Home Silenced & Voiceless US pressures Pakistan on blasphemy laws following murder of American citizen

US pressures Pakistan on blasphemy laws following murder of American citizen

The US State Department has called on Pakistan to reform its blasphemy laws following the killing of an American citizen inside a courtroom in the Pakistani city of Peshawar.

Pakistan’s blasphemy laws have long been the target of fierce criticism from international human rights groups, which have demanded their repeal.

Human Rights Watch has reported that the laws “provide a pretext for violence against religious minorities, as well as arbitrary arrests and prosecution.”



The US State Department condemned the killing last week of Tahir Naseem, 57, of Illinois, who was on trial in Pakistan for allegedly claiming to be a prophet.

“We urge Pakistan to take immediate action and pursue reforms that will prevent such a shameful tragedy from happening again,” said the US State Department post on Twitter.

State Department spokesman Cale Brown said the United States had worked with Naseem’s family since his detention in 2018.

He said the department has earlier alerted senior Pakistani officials to Naseem’s case “to prevent the type of shameful tragedy that eventually occurred.”

- Newsletter -

Nassem was killed inside the courtroom in Peshawar while standing trial for blasphemy on July 29.

The suspect, who was only identified as Faisal, son of Abdullah, walked into the courtroom and shot Naseem multiple times at close range.

In a video, which was posted and went viral on social media, the gunman was heard saying, “He is the enemy of Islam … the enemy of Pakistan.”

The suspect claimed that the prophet Muhammad spoke to him in dream and told him to kill Naseem, who was arrested and detained for claiming to be a prophet.

In a statement, the Pakistani Foreign Ministry said that “the alleged killer has been arrested and a special team constituted to investigate the case.”

“The matter will be dealt with in accordance with the law,” it said, adding that constitutional rights and protections would be “fully enforced and implemented.”

International human rights groups have been demanding the Pakistani government to repeal its blasphemy laws, which they claimed to be “often abused.”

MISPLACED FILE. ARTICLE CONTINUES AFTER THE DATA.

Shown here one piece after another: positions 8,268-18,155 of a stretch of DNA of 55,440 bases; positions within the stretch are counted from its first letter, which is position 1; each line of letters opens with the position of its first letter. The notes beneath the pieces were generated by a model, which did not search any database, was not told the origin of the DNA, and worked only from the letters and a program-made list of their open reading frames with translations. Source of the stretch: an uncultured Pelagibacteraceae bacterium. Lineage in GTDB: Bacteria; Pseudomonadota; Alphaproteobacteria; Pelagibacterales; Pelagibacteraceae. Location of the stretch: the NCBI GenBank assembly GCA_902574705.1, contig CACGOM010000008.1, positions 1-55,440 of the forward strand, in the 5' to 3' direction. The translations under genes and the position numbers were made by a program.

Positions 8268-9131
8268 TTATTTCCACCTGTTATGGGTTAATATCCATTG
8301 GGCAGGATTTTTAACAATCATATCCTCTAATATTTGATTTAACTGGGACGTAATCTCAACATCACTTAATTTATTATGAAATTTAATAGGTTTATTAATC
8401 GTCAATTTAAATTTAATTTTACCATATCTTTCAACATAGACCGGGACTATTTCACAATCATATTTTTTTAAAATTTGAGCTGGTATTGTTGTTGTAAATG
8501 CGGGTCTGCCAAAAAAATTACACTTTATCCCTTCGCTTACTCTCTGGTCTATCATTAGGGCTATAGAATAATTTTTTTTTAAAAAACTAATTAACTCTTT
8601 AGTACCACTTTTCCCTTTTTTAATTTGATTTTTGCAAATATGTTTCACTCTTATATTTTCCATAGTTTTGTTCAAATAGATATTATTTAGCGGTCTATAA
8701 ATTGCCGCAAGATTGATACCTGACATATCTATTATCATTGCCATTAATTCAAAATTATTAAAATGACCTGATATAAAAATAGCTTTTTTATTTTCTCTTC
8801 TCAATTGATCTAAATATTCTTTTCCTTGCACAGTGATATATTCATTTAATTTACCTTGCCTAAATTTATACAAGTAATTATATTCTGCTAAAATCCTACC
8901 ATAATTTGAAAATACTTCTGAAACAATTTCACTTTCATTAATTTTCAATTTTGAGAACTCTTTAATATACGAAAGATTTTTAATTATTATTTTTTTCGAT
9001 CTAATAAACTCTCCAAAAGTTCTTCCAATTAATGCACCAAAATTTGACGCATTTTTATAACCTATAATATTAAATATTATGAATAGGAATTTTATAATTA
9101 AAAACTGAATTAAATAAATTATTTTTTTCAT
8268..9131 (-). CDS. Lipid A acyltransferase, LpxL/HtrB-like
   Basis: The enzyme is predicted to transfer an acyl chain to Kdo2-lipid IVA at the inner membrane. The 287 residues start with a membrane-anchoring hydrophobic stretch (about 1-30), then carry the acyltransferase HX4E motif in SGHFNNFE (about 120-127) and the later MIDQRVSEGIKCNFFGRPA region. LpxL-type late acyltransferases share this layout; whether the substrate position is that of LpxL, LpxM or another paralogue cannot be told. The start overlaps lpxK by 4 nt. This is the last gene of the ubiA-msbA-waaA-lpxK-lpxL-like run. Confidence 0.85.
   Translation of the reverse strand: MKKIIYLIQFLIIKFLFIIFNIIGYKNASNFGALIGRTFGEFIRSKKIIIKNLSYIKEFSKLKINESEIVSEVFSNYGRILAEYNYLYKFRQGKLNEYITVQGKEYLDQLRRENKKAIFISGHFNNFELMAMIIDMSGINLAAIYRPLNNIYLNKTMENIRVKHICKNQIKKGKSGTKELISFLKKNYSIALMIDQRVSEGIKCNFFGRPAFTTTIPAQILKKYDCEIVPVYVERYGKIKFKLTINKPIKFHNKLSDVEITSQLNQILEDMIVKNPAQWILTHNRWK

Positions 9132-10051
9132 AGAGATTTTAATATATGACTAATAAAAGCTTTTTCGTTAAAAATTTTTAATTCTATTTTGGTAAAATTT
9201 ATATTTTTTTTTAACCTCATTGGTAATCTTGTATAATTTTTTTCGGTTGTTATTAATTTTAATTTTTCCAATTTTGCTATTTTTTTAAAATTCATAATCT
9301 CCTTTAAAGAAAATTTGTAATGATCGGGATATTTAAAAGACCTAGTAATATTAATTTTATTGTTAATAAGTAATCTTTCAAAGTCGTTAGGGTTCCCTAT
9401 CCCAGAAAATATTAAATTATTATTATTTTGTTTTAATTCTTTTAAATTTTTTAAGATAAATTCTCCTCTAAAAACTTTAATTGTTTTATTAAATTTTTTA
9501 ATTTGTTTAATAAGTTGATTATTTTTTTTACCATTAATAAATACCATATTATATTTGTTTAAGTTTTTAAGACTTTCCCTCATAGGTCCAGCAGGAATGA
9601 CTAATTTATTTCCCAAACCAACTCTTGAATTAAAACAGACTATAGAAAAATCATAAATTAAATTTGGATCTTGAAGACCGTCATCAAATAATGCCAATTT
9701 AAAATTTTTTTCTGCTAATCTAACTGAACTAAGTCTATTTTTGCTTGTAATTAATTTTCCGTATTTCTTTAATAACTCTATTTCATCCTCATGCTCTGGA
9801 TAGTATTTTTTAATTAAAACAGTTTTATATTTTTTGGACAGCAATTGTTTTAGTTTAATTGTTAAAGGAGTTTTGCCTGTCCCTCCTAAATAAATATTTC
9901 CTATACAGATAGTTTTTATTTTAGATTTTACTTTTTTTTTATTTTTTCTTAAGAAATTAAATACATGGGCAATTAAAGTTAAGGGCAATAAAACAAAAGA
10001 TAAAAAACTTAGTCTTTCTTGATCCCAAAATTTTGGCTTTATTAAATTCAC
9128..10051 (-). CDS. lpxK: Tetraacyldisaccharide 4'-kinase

A person found guilty of blasphemy is sentenced to death while merely allegations of blasphemy could trigger violence or murder.

Human rights groups claimed that some of those who were accused of the crime have been murdered even before the trial was over.

Ironically, while many people are on death row for blasphemy, the Pakistani government has never carried out a single death sentence.

A Washington Post report said that most of those accused of blasphemy, like Naseem, belong to the Ahmadi Muslim minority, which is viewed by many Muslims in Pakistan as heretical.

Pakistani Islamists protest against an appointment of a minority Ahmadi Muslim as an adviser to the government, in Lahore, Pakistan, Sept. 7, 2018. (shutterstock.com photo)

A few hours after the killing of Naseem, a hashtag started trending on social media expressing support and praises to the gunman as a hero.

One of the most prominent blasphemy cases in Pakistan that made international headlines was that of Asia Bibi, who was charged and imprisoned for eight years before she was acquitted.

Her release led to violent riots. She sought asylum in Canada but still receives threats and intimidation from extremists.

In 2018, the US State Department named Pakistan as a “country of particular concern” for religious freedom violations.

There are more than 70 countries across the world that have laws prohibiting blasphemy or “harming religious feelings.”

Blasphemy is defined as speaking insultingly about a particular religion or god.

An estimated 4 million Ahmadis live in Pakistan, a country of 212 million. They experience widespread abuse and discrimination.

Make a difference!

We work tirelessly each day to support the mission of the Church by giving voice to the voiceless.
Your donation will add volume to our effort.
Monthly pledge

Latest